Amy Schumer: A Woman After Her Own Heart
The Trainwreck star subverts the onscreen dynamic of traditional romantic comedies...
Hello, now what do I do?
Filmmaker Judd Apatow cut his cinematic teeth on the bromance subgenre with The 40-Year-Old Virgin, Knocked Up, and Step Brothers. But inspired by the exciting emergence of new female comedic talent, he has been increasingly using his helming and producing talents to work with female writers — Kristen Wiig (Bridesmaids), Lena Dunham (Girls), and now Amy Schumer in Trainwreck, a box-office hit that he produced and directed.
The movie turns the commitment-phobic protagonist role on its head, focusing on a young woman played by Schumer. In a priceless flashback scene, nine-year-old “Amy” and her kid sister, Kim (sweetly played as an adult by Room star Brie Larson), are advised by their father (poignantly played by Colin Quinn) that “monogamy isn’t realistic.”
That results in adult Amy taking his supposedly helpful advice to heart. We see her happily sleeping with an endless parade of guys, while doing all the stereotypical guy stuff — not cuddling, slipping out right after sex — and turning gender norms completely around. The humour and insights are ratcheted up when Amy, who isn’t as together as she lets on, meets a good guy (a restrained Bill Hader) and her whole program is challenged. Hello, now what do I do?
Credit Apatow, who sees “men and women as equally talented and funny,” with seeking out smart, talented women like Schumer and setting the scene.
In turn, Schumer admits she might not have written Trainwreck if “Judd hadn’t suggested we do something together. … It was only … his confidence in working with me and his encouragement that gave me the belief that I could write this movie. He asked me to write something personal, something taken from my own life, from some of the pain and awkwardness I’d gone through.”
She used autobiographical stuff about her family and college dating years to humorous effect in this, her feature-writing and starring debut.
Born and raised in New York City, Schumer released her debut standup comedy album, Cutting, in 2011. She came to prominence doing her satirical sketch comedy series Inside Amy Schumer (2013 to present). She’s now on a steep upward trajectory and felt a kinship with comedy king Apatow on Trainwreck: “I’ve always found some humour in tragic stuff. In some way, humour makes it bearable for us. I found that Judd and I both see humour the same way, that you can use it to work out the tragedy or tough stuff. Often for me, the funniest thing is watching people trying really hard but failing miserably. And then they’re getting back up and trying it all again.”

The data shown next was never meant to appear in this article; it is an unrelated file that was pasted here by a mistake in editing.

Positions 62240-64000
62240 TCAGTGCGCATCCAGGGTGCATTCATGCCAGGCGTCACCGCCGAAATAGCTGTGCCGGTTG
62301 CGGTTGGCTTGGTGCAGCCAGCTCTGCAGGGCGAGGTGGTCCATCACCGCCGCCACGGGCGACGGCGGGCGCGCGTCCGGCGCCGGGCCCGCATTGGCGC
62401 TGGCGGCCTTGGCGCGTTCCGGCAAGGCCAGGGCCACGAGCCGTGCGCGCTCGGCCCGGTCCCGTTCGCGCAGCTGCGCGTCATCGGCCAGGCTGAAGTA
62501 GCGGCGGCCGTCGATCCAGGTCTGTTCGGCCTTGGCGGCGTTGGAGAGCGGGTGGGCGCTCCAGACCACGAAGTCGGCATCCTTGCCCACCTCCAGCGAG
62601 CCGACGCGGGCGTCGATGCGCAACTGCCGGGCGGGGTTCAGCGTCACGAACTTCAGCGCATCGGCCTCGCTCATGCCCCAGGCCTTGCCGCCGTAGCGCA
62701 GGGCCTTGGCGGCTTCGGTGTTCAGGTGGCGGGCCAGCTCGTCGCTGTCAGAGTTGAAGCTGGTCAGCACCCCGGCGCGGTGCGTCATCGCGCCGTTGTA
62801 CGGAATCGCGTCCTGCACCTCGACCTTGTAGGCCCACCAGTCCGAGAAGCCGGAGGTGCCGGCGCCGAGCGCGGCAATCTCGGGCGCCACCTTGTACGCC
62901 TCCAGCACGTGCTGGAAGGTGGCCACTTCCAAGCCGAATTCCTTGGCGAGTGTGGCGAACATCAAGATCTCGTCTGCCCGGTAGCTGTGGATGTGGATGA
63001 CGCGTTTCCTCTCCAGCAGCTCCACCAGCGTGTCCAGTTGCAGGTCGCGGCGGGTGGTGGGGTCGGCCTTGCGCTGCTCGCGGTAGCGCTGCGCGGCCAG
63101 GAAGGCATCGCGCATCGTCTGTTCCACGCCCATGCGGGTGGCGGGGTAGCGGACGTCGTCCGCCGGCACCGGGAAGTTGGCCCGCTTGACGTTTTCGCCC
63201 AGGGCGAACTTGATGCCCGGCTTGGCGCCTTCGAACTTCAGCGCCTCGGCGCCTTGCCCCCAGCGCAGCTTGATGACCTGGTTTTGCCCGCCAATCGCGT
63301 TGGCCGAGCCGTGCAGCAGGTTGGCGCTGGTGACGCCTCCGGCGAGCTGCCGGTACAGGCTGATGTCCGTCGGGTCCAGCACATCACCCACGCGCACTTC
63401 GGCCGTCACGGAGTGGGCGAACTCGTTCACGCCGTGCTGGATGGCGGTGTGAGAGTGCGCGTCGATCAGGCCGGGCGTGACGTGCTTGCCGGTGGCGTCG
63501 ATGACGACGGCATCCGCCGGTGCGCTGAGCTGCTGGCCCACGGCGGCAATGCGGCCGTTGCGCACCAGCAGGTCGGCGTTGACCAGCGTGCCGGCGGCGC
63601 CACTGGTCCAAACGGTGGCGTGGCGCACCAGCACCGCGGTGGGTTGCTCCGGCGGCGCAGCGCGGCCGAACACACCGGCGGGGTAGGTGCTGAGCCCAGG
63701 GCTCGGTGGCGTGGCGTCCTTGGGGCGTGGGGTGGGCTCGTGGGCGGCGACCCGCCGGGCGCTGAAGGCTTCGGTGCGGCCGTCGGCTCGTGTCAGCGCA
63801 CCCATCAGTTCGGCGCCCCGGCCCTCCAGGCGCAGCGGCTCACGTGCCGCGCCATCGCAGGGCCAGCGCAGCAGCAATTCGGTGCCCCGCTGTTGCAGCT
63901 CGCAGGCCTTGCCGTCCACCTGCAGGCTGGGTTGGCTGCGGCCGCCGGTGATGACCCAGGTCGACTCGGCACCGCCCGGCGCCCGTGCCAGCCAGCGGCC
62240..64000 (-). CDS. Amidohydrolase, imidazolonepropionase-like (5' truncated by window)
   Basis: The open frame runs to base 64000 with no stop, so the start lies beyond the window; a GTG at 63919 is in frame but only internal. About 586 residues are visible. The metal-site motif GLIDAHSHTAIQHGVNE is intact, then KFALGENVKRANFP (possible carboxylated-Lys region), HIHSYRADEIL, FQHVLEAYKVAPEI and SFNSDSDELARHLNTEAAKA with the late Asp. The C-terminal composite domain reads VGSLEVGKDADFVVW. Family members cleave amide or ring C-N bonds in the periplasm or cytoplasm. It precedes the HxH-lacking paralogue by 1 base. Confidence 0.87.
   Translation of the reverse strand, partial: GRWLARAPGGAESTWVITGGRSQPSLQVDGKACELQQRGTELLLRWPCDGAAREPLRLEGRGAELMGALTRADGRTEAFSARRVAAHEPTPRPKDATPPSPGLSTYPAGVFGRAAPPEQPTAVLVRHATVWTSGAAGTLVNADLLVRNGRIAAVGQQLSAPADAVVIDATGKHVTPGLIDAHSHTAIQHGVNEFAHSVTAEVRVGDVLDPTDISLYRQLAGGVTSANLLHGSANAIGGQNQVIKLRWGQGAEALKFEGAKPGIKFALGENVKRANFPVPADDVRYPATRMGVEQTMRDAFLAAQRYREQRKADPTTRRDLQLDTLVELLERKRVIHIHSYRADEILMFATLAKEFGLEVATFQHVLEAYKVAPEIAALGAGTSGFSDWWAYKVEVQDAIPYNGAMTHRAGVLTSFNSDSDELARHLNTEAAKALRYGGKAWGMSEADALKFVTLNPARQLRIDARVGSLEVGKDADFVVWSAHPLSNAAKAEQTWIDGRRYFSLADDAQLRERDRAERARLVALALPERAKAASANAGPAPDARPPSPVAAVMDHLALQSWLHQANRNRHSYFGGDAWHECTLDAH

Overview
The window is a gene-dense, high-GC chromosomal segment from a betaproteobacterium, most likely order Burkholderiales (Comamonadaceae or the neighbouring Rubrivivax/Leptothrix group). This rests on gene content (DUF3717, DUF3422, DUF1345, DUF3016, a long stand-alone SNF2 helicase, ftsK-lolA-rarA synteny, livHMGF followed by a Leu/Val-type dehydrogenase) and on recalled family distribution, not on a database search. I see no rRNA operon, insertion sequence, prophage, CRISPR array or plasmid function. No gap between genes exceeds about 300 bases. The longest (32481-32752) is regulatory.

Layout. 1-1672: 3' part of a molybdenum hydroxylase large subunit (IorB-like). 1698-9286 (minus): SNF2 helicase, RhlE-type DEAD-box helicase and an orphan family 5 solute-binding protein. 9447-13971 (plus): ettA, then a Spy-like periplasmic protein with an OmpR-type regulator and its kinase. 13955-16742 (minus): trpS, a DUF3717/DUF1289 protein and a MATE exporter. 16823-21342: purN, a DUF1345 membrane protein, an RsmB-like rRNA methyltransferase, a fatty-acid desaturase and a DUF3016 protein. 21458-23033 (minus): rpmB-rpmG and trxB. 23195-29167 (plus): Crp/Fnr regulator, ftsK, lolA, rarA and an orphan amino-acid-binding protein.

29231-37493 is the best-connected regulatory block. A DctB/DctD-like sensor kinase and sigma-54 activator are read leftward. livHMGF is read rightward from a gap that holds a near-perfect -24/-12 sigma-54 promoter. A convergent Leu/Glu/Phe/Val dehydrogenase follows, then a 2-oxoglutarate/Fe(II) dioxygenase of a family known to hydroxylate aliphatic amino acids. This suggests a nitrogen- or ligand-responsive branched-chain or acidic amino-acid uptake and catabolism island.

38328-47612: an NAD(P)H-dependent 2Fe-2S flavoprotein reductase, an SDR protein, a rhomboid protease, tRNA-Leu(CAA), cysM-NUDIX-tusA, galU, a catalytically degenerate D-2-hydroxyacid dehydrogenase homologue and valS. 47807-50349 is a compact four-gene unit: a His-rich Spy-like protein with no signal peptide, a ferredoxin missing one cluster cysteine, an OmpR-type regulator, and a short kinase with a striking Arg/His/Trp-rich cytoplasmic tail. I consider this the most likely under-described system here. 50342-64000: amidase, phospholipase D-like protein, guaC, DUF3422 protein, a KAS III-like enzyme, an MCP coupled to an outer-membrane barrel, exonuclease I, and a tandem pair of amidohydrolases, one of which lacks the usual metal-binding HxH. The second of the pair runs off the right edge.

Sure enough, her Trainwreck character gets knocked down but pulls herself back up. Schumer, who has been using her newfound celebrity as a platform to raise consciousness about gun control and other hot-button issues, also presents a neo-feminist viewpoint. Unlike in many other rom-coms, Schumer’s heroine is not some cute damsel in distress. She’s a proactive agent of her own wishes and desires — even if she’s sleeping around and wearing micro-mini and sky-high heels.
It’s a comedy, so everyone gets slammed a little. Schumer is an equal-opportunity putdown artist of both men and women, including her character, who’s been skating through life with behaviour that isn’t so cute or healthy anymore. Schumer doesn’t let women off the hook for being as stupid as men can be.
“She’s getting older, and real life catches up with Amy as she realizes that she’s really hurting herself and hurting others around her, like her family. Then she meets someone that changes things up for her,” Schumer has said.
About zeroing in on new female voices like Schumer’s, Apatow says: “It’s hard to say if I’m consciously seeking that out, because in my head, I’m seeking out talented and nice people to collaborate with. But my wife [Leslie Mann] used to say how a lot of scripts were very weak for women, so it was planted in my head very early that the overall work wasn’t strong enough. And also that people really wanted there to be great stories for women. Now there’s been some excellent work by women with great characters, but there just should be way more of them.”
But change is afoot. There are mostly female casts for remakes of Ghostbusters and Ocean’s Eleven, with female writers on board. There’s Lena Dunham, another Apatow collaborator, brilliantly dealing with modern girl/guy romance on HBO’s Girls. And then there are new stars like Schumer, following in the footsteps of Tina Fey, Amy Poehler, and others, who are helping to change the dynamic.
Ashley Jude Collie is a Canadian entertainment writer based in Los Angeles.